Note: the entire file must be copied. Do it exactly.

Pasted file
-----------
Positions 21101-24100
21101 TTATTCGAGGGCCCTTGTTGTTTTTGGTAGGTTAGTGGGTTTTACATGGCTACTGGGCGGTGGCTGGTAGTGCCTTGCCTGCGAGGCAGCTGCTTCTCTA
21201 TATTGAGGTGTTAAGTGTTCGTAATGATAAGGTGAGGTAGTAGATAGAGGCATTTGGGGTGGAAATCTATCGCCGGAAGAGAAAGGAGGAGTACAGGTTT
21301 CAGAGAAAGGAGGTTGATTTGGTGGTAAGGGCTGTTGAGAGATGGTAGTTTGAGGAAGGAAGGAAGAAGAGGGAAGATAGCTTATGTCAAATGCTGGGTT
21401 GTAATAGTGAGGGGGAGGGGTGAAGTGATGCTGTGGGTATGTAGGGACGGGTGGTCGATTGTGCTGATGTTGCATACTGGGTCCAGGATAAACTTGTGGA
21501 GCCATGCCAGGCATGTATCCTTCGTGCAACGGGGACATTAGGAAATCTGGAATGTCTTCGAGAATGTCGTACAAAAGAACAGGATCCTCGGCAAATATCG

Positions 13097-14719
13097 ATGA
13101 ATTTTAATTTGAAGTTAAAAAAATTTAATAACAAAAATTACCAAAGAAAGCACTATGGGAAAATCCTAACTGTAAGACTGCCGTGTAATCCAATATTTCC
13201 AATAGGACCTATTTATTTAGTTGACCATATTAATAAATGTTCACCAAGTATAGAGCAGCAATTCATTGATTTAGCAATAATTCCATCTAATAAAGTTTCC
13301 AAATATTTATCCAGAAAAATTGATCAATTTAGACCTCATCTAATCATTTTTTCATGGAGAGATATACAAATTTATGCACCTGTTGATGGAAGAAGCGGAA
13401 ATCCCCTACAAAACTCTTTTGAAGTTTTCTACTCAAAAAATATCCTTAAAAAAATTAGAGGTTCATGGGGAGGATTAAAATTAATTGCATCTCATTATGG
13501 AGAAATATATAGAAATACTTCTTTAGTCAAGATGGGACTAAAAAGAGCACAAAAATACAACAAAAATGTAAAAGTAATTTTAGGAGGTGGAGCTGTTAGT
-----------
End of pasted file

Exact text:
Positions 21101-24100
21101 TTATTCGAGGGCCCTTGTTGTTTTTGGTAGGTTAGTGGGTTTTACATGGCTACTGGGCGGTGGCTGGTAGTGCCTTGCCTGCGAGGCAGCTGCTTCTCTA
21201 TATTGAGGTGTTAAGTGTTCGTAATGATAAGGTGAGGTAGTAGATAGAGGCATTTGGGGTGGAAATCTATCGCCGGAAGAGAAAGGAGGAGTACAGGTTT
21301 CAGAGAAAGGAGGTTGATTTGGTGGTAAGGGCTGTTGAGAGATGGTAGTTTGAGGAAGGAAGGAAGAAGAGGGAAGATAGCTTATGTCAAATGCTGGGTT
21401 GTAATAGTGAGGGGGAGGGGTGAAGTGATGCTGTGGGTATGTAGGGACGGGTGGTCGATTGTGCTGATGTTGCATACTGGGTCCAGGATAAACTTGTGGA
21501 GCCATGCCAGGCATGTATCCTTCGTGCAACGGGGACATTAGGAAATCTGGAATGTCTTCGAGAATGTCGTACAAAAGAACAGGATCCTCGGCAAATATCG

Positions 13097-14719
13097 ATGA
13101 ATTTTAATTTGAAGTTAAAAAAATTTAATAACAAAAATTACCAAAGAAAGCACTATGGGAAAATCCTAACTGTAAGACTGCCGTGTAATCCAATATTTCC
13201 AATAGGACCTATTTATTTAGTTGACCATATTAATAAATGTTCACCAAGTATAGAGCAGCAATTCATTGATTTAGCAATAATTCCATCTAATAAAGTTTCC
13301 AAATATTTATCCAGAAAAATTGATCAATTTAGACCTCATCTAATCATTTTTTCATGGAGAGATATACAAATTTATGCACCTGTTGATGGAAGAAGCGGAA
13401 ATCCCCTACAAAACTCTTTTGAAGTTTTCTACTCAAAAAATATCCTTAAAAAAATTAGAGGTTCATGGGGAGGATTAAAATTAATTGCATCTCATTATGG
13501 AGAAATATATAGAAATACTTCTTTAGTCAAGATGGGACTAAAAAGAGCACAAAAATACAACAAAAATGTAAAAGTAATTTTAGGAGGTGGAGCTGTTAGT